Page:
Having said that none of buy pfizer viagra online these technologies are anywhere near coal created electricity. And unfortunately I think only silicon based cells will get there. Other problems with things like thin film is that they don't last long. The payback on solar requires they are up and ordering viagra online running, maintenance free for 30 years. Silicon based cells are proven to just try! free viagra do this. It's unlikely thin film efficiency won't start degrading after 5 years.
written by Ali S., June 25, 2008
Has anyone figured out whether or not these things can be recycled after they have been damaged or gone to the dogs due to the elements? This also includes the prospects of the batteries that will store this energy. Right now battery and recycling just doesn't seem to be working. Because the last thing I want to find out is that I'm helping to create a brand new pile of unrecoverable trash.
written by Grace, June 25, 2008
Concentrator Photovoltaic systems could also help:
written by Windsor, June 27, 2008
Everyone keeps pumping NanoSolar. What about Ascent Solar? They print the CIGS on plastic in precise proportions which is then turned into a module through monolithic integration eliminating the assembly steps NanoSolar uses. They say they'll be able to match coal at 30MW/year, something NanoSolar needs 400MW/year production to do, and Norsk Hydro agrees with them.
Storage is simpler than you would think
written by Shai, June 29, 2008
Just use excess electricity to viagra sales in uk pump water into a high plain then at night time just use a turbine with the water to generate electricity. None of the problems you get with batteries and very cheap to build.
written by RS, July 02, 2008
Technology exists to store solar energy for three months, by storing it in molten salt. Check out
written by Uncle B, July 25, 2008
In the end, solar with flow batteries for nighttime power beats all! Nuclear power is irreplaceable for ships and subs. We must conserve it for these purposes. The remaining oil has irreplaceable applications and must be allocated for them. Coal exploitation is still at the primitive, ‘You burn it for heat’ stage, Come on, biology, chemistry and physics, modernize this wonder-fuel into something we can use safely! Wind is about to be revealed to the American people by the last great energy prophet, T. Boone Pickens. Using his genius, we will be able to adapt to using much less oil in a very comfortable manner. The South Western U.S. is currently being bought up by those ‘in the know’ financial people, and solar power is a modern reality, and our power grids are growing to buying viagra over the internet accomodate this huge free resource. Good news for us! Bad news for the oil barons! We will kick their asses good, they will never hi-jack another prosperous American economy. We don’t need to fight their (The Saudis) dirty Suni war either. We can survive very well on the oil we pump from our own lands. We have seen the generic viagra online price light, we have developed the technology and we are about to elect the government that will, in spite of the oil barons lobby, implement an America free from parasite oil nations.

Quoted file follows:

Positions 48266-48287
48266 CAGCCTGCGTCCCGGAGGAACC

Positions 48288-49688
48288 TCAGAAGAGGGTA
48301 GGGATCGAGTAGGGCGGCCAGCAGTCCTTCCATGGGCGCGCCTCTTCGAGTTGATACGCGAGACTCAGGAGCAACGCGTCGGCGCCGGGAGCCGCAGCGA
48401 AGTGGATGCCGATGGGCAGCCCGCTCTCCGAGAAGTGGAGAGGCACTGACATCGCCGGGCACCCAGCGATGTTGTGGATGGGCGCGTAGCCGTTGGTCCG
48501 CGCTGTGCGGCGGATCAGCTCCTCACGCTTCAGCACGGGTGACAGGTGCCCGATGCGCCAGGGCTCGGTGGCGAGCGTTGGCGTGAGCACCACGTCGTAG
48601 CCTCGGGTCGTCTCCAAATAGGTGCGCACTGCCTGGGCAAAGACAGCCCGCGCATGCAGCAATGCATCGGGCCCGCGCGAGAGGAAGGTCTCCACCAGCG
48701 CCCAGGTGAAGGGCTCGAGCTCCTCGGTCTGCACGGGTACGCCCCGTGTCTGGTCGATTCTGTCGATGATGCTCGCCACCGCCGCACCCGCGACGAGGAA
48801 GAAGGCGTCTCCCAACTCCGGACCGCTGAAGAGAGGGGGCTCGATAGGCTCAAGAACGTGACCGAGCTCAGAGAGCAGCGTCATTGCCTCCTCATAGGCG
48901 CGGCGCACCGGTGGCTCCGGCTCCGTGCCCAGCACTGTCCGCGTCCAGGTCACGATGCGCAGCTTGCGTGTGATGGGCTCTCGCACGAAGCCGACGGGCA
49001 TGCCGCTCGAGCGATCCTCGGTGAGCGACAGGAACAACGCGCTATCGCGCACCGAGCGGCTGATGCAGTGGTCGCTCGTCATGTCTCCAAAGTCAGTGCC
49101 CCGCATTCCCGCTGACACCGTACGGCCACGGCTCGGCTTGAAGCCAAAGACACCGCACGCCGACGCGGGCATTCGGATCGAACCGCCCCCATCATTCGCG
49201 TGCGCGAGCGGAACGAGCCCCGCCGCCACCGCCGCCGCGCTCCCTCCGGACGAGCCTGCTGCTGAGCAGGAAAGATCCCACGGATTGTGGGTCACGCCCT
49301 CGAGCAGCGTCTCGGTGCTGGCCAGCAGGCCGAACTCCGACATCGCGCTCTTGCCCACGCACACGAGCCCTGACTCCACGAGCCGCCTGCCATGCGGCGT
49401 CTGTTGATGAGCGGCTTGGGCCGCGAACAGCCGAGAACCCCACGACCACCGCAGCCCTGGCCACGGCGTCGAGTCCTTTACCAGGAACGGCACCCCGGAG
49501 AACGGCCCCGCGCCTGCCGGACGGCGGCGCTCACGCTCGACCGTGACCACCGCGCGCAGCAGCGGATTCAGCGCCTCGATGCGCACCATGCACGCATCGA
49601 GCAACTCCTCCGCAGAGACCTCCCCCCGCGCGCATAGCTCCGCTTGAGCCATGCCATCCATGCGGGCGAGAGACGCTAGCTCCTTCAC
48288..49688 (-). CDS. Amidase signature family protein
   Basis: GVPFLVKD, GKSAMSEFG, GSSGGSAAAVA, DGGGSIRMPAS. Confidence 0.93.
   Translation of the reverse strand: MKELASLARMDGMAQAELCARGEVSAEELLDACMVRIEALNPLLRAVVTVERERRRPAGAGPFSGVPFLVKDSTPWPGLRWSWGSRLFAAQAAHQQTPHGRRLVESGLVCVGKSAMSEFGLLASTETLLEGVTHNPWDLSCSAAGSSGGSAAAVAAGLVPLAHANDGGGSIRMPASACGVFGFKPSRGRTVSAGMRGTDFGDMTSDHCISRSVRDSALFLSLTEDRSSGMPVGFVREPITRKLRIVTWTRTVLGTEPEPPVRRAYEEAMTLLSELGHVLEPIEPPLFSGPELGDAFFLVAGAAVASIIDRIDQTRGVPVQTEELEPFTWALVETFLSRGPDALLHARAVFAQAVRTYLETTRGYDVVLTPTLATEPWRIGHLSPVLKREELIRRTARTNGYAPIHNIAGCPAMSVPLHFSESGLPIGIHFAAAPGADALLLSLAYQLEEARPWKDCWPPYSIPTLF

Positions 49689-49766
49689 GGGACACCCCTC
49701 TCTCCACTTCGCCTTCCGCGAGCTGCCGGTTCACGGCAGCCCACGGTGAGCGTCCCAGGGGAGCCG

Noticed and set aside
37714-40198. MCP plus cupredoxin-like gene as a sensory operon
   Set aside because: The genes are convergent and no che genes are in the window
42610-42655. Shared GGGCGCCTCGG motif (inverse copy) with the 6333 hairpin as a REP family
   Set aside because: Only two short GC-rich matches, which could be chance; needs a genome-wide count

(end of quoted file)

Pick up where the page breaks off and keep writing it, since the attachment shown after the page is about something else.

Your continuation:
written by Chez, November 13, 2008
yay for solar power!!! ;D it is helping our environment!!
I am for concentrated PV
written by Lester Fotovoltaico, March 04, 2009
I think that concentrated PV, especially small size modular systems have the potential to bring down the WP cost and to be deployed at the household level, which will put decision making into the hands of conscious families.

I think we are close to that point, as a host of companies approaches the market stage for their concentrated PV products, including Gree&Gold Energy, Cool Earth Solar, SOL3G, and SUNRGI.